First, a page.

Julia Mines didn’t want to get vaccinated against COVID-19, fully aware of the nation’s history of medical experimentation on African Americans. But she did it anyway.
“I needed to set an example,” said Mines, director of a drug and alcohol recovery center for Black Portlanders.
But, in the end, only two of her seven employees at The Miracles Club have gotten shots, she said, even though they had early access because they work face-to-face with people of color.
Mines and her coworkers are among the hundreds of thousands of non-white Oregonians who health officials and community groups are trying to help vaccinate, organizing specialized clinics, giving local groups money to educate the public and allocating hundreds of vaccine doses a week with special access for people of color.
There have been some distinct successes.
People in some communities who were initially hesitant about the vaccine are now coming around. Dozens of groups are signing up immigrants and refugees who might otherwise likely not know where to turn. And one Native American group is already well on the way to vaccinating everyone who wants a shot.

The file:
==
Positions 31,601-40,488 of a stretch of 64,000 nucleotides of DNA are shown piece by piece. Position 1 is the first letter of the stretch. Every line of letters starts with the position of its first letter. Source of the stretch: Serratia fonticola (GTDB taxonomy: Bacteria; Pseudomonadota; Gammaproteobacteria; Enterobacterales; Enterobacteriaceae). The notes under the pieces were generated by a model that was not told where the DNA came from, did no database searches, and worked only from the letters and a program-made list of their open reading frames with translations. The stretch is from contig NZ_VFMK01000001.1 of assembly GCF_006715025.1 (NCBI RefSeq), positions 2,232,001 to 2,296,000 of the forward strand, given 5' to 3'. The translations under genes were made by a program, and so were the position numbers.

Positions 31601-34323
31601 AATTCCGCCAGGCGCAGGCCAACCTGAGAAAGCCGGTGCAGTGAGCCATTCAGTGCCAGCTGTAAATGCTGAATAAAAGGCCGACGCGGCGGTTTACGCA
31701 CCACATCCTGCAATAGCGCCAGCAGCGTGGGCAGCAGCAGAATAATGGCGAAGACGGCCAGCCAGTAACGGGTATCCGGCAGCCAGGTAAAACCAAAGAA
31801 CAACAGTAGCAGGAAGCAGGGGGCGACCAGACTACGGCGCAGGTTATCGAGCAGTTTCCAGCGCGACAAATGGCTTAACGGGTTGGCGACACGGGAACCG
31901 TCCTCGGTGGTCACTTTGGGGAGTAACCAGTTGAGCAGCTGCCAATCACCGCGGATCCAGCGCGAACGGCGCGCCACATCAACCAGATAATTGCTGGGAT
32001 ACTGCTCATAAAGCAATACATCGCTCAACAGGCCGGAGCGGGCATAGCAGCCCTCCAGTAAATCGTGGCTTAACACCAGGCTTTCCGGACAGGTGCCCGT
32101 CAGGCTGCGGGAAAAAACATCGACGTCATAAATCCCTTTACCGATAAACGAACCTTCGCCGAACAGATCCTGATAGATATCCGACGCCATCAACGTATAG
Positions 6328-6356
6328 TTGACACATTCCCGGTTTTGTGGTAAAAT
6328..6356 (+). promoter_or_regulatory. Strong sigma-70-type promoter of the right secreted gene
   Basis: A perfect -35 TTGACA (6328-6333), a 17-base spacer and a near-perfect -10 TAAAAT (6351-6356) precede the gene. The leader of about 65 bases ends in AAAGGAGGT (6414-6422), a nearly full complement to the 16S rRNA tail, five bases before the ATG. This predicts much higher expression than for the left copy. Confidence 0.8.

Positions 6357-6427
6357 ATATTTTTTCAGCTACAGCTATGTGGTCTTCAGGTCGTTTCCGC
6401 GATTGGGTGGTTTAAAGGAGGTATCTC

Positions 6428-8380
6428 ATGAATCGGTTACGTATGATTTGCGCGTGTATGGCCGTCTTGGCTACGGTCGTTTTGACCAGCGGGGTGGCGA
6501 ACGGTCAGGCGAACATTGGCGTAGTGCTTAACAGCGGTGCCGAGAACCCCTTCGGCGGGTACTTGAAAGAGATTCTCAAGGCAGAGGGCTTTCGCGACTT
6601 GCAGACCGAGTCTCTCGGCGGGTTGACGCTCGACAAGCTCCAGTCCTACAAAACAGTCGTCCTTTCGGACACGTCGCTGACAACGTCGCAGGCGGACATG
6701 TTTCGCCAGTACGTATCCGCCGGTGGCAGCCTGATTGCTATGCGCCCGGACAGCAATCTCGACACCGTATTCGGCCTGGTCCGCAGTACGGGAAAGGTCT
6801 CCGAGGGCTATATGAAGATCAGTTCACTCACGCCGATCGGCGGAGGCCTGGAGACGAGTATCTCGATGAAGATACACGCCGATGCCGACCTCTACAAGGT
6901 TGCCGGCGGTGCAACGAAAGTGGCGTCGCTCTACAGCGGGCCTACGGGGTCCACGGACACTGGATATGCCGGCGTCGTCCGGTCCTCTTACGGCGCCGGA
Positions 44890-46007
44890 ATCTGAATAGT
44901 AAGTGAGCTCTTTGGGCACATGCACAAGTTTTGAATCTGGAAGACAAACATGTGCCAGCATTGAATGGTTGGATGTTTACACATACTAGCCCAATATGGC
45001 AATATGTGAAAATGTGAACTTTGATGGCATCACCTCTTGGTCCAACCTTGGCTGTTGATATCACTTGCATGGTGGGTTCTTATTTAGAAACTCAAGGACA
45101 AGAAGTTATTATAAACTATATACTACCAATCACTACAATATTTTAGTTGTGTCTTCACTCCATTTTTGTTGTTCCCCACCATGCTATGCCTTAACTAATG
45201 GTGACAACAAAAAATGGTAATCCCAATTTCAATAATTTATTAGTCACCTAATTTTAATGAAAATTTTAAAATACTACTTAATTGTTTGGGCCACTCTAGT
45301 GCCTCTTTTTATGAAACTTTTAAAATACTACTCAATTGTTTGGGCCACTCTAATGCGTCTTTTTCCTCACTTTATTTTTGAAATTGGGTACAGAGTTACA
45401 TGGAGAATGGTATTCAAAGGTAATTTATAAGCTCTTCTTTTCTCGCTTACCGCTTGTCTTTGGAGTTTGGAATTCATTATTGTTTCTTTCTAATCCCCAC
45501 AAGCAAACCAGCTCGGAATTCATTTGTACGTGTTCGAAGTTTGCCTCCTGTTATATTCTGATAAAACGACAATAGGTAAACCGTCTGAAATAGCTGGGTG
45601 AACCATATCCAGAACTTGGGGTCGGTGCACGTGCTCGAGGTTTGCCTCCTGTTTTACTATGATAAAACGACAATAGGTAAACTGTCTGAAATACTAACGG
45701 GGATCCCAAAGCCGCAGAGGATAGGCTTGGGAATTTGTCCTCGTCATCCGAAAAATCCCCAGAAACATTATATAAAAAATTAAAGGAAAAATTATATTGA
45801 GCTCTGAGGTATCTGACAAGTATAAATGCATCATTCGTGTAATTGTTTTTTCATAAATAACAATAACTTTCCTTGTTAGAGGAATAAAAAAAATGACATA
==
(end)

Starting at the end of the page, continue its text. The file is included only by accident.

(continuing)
But challenges remain, and no accurate measure of the state’s success so far appears to exist.
The Portland Somali population has struggled to get the county to send in a mobile clinic, a leader in the community said, weeks after he first asked for help. Many Black people continue to fear getting a shot, some leaders said. And undocumented immigrants worry about vaccination, too, even if they’re told that getting a shot won’t put them at risk of deportation.
Some are pointing to insufficient access – whether it’s transportation barriers or registration windows that open only when people are working – as a key obstacle to raising vaccination rates for people of color.
“Ensuring vaccines are available in an equitable and fair way to our communities of color is critical,” said Kasi Woidyla, a spokeswoman for a health network serving majority Latinx patients. “The Latinx communities are being vaccinated at a rate far below other groups despite the fact their positivity rates are three to four times those reported by the state – and it’s not due to hesitancy, it’s due to access.”
A broad view of the Portland area’s efforts to vaccinate groups disproportionately affected by the coronavirus reveals a panoply of concerted efforts to give access to vaccines, impeded at least in part by hesitation and resistance that community groups are continuing to fight.